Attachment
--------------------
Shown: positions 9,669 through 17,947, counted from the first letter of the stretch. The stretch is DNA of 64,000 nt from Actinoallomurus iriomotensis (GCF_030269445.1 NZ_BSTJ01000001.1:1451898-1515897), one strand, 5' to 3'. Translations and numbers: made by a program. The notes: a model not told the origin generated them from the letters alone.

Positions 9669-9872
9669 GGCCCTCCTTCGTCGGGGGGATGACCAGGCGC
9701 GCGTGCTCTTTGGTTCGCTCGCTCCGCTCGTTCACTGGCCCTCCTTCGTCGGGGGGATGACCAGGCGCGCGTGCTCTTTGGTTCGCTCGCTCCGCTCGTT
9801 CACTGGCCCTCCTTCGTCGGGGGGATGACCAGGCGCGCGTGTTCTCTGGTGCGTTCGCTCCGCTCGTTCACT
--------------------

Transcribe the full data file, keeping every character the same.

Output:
Shown: positions 9,669 through 17,947, counted from the first letter of the stretch. The stretch is DNA of 64,000 nt from Actinoallomurus iriomotensis (GCF_030269445.1 NZ_BSTJ01000001.1:1451898-1515897), one strand, 5' to 3'. Translations and numbers: made by a program. The notes: a model not told the origin generated them from the letters alone.

Positions 9669-9872
9669 GGCCCTCCTTCGTCGGGGGGATGACCAGGCGC
9701 GCGTGCTCTTTGGTTCGCTCGCTCCGCTCGTTCACTGGCCCTCCTTCGTCGGGGGGATGACCAGGCGCGCGTGCTCTTTGGTTCGCTCGCTCCGCTCGTT
9801 CACTGGCCCTCCTTCGTCGGGGGGATGACCAGGCGCGCGTGTTCTCTGGTGCGTTCGCTCCGCTCGTTCACT